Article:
How the universe began and how humanity will drown: A scientist’s to-do list

How the universe began and how humanity will drown: A scientist’s to-do list

By on 11 Aug 2015commentsShare

No pressure, scientists, but you just got your marching orders for the next 10 years, and, well, you’ve got your work cut out for you:

  1. Understand the origins of the universe (cosmic inflation, the quantum nature of gravity, the nature of everything, etc.)
  2. Figure out how life evolved in the Antarctic over the last 30 million years (seriously, who wants to live there?)
  3. Get a handle on what’s happening with those melting ice sheets that we keep hearing so much about (i.e. just tell us how this is all gonna end, so we can start writing apology letters to the future)

The National Academies of Sciences, Engineering, and Medicine just released this little ditty of a to-do list for scientists working on NSF-funded Antarctic and Southern Ocean research. Two of the three initiatives are directly related to climate change and how we and other living things are going to have to adapt to it. It’s certainly reassuring that the powers that be consider these issues as important as answering the age-old questions of where everything came from and what it all means, but at the same time, it pretty much just confirms that we’re totally screwed, right?

Here’s an overview of the priorities from a press release about the report:

The report proposes a major new effort called the Changing Antarctic Ice Sheets Initiative to investigate how much and how fast melting ice sheets will contribute to sea-level rise. The initiative’s components include a multidisciplinary campaign to study the complex interactions among ice, ocean, atmosphere, and climate in key zones of the West Antarctic Ice Sheet, and a new generation of ice core and marine sediment core studies to better understand past episodes of rapid ice sheet collapse. …

A second strategic research priority is to understand from a genetic standpoint how life adapts to the extreme Antarctic environment. For more than 30 million years, isolated Antarctic ecosystems have evolved to adapt to freezing conditions and dramatic environmental changes, and now must adapt to contemporary pressures such as climate change, ocean acidification, invasive species, and commercial fishing. Sequencing the genomes and transcriptomes of critical populations, ranging from microbes to marine mammals, would reveal the magnitude of their genetic diversity and capacity to adapt to change.

In addition to being a vast natural laboratory, Antarctica has a dry, stable atmosphere that offers an ideal setting for astrophysical observations. The report recommends a next-generation experimental program to observe cosmic microwave background radiation, the “fossil light” from the early universe. This would include an installation of a new set of telescopes at the South Pole, as part of a larger global array, which will allow highly sensitive measurements that could detect signatures of gravitational waves. Such observations might provide evidence that could confirm the theory of cosmic inflation and the quantum nature of gravity, as well as address other enduring questions about the nature of the universe.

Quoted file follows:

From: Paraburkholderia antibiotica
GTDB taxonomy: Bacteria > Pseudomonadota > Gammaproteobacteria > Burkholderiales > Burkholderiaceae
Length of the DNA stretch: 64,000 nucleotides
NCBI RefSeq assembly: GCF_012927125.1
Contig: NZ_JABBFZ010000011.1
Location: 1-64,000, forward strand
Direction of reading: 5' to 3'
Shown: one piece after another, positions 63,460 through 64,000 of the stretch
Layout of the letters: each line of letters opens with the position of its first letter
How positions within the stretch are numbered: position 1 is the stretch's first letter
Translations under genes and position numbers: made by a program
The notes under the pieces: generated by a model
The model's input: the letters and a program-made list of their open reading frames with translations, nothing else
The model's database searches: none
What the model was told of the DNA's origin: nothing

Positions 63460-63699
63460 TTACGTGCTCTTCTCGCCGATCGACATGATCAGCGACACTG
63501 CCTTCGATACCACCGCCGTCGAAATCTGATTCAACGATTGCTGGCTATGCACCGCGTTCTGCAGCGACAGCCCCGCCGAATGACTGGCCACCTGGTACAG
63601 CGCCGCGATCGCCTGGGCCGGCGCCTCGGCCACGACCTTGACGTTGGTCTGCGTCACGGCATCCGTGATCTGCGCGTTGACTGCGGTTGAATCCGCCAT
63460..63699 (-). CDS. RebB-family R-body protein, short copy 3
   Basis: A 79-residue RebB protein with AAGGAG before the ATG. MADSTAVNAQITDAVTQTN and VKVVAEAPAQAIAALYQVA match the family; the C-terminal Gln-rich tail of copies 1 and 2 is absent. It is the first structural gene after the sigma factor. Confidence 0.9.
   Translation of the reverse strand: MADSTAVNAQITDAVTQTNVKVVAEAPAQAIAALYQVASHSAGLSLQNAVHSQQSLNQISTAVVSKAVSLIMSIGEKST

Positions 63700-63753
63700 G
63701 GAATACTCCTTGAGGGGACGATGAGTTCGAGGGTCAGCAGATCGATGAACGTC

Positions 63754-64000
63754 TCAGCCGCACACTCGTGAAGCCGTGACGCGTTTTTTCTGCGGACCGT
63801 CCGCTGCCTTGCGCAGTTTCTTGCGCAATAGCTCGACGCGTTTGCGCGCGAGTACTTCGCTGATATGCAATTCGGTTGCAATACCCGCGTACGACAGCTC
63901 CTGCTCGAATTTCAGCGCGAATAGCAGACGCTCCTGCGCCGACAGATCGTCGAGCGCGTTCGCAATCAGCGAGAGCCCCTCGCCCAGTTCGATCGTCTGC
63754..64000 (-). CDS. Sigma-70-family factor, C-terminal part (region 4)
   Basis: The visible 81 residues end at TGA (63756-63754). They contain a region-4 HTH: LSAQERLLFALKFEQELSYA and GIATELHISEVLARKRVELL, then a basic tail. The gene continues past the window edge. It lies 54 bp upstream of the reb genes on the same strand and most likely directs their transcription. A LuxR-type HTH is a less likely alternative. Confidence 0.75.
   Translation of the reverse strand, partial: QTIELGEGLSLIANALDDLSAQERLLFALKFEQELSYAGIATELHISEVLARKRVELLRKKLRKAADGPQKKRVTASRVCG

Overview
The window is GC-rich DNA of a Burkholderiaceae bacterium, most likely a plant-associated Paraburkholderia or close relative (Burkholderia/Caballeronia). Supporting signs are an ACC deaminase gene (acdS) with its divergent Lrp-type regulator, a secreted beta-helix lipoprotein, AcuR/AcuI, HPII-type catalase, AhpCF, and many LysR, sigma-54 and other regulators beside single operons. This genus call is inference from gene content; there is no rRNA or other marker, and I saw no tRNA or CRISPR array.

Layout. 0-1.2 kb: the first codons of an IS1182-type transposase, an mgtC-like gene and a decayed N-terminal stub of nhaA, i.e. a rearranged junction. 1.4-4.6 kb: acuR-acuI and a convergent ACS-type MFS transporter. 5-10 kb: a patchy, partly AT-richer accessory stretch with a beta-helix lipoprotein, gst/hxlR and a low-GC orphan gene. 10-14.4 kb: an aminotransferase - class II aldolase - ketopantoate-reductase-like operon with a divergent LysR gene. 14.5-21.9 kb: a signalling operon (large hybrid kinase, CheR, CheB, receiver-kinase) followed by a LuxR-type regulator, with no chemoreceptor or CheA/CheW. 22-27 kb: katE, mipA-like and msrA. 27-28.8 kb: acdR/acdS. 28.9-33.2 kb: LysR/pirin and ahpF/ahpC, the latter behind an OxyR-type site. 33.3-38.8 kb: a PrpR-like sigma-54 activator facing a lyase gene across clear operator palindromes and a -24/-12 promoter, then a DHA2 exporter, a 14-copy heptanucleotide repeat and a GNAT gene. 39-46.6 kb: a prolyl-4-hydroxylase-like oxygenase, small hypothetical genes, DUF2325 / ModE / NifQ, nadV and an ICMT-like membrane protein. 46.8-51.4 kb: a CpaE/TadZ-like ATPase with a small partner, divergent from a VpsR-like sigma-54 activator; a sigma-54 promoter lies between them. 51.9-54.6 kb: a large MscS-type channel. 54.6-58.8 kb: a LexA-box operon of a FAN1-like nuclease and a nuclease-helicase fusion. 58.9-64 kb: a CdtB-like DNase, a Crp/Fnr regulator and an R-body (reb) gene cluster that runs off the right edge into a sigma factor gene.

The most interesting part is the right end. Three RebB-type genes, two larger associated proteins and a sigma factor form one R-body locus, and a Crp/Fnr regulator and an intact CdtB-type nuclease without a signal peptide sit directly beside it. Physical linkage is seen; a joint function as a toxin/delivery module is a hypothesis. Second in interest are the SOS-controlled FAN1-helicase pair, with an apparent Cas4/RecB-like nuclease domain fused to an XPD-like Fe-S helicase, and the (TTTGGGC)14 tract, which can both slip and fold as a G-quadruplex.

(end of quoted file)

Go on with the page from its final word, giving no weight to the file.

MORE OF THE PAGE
Got that, scientists? We’re looking for how the universe started, how life evolved in some of the most extreme environments on Earth, and how the oceans are ultimately going to engulf us all in a merciless end. Talk to you in 10 years.

Source:
Melting Ice Sheets, Genomic Studies, and Deep-Space Observations Are Top Priorities for Next Decade of Antarctic and Southern Ocean Research

, National Academies of Sciences, Engineering, and Medicine.

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Solar Cells From Shrimp Shells

By Don Willlmott Here’s an idea: let’s peel a big pile of shrimp and put the shells outside to rot under the blazing sun. Sounds pretty disgusting, but amazingly enough, those smelly shells are hiding a solar power secret. Some very imaginative researchers the from the School of Engineering and Materials Science at Queen Mary University of London have found a way to use discarded shrimp shells in the manufacturing process for a low-cost solar cell.What’s the trick? Most solar cells today are produced using ruthenium and other expensive metals. The researchers used a process called hydro-thermal carbonization to create carbon quantum dots–miniscule crystals used in semiconductors, lasers and solar cells–out of chitin and chitosan, two chemicals that are present in wonderfully inexpensive shrimp shells.The tiny CQD crystals are used to multiply the energy production of electrons throughout solar devices, and can also trap and convert infrared light to energy. The researchers sprayed the CQDs onto zinc oxide nanorods and ended up with usable solar cells that smell just fine under the hot sun. In this experimental phase, the resulting solar cells aren’t very efficient, but the researchers are undeterred. “New techniques mean that we can produce exciting new materials from organic by-products that are already easily available. Sustainable materials can be both high-tech and low-cost,” said Professor Magdalena Titirici, Professor of Sustainable Materials Technology at QMUL in a statement.Once optimized, the nanostructured solar cells could be used as small chargers in wearable phones, tablets, and smartwatches. They could also be used in semi-transparent films placed over windows. “Once we’ve improved their efficiency, they could be used anywhere that solar cells are used now, particularly to charge the kinds of devices people carry with them every day,” said researcher Dr. Joe Briscoe in a statement.Of course this bit of weird science is really part of a bigger story. It’s critical to find cheaper ways of creating solar panels by using biomaterials and new technologies such as 3D printing. Lowering those costs will help keep the momentum for mass solar adoption going, and this is one particularly inventive step in that direction. Scampi anyone? Visit XPRIZE at xprize.org; follow us on Facebook, Twitter and Google+; and get our newsletter to stay informed. Don Willmott is a New York-based journalist who writes about technology, travel and the environment for a wide variety of publications and websites. — This feed and its contents are the property of The Huffington Post, and use is subject to our terms. It may be used for personal consumption, but may not be distributed on a website. […]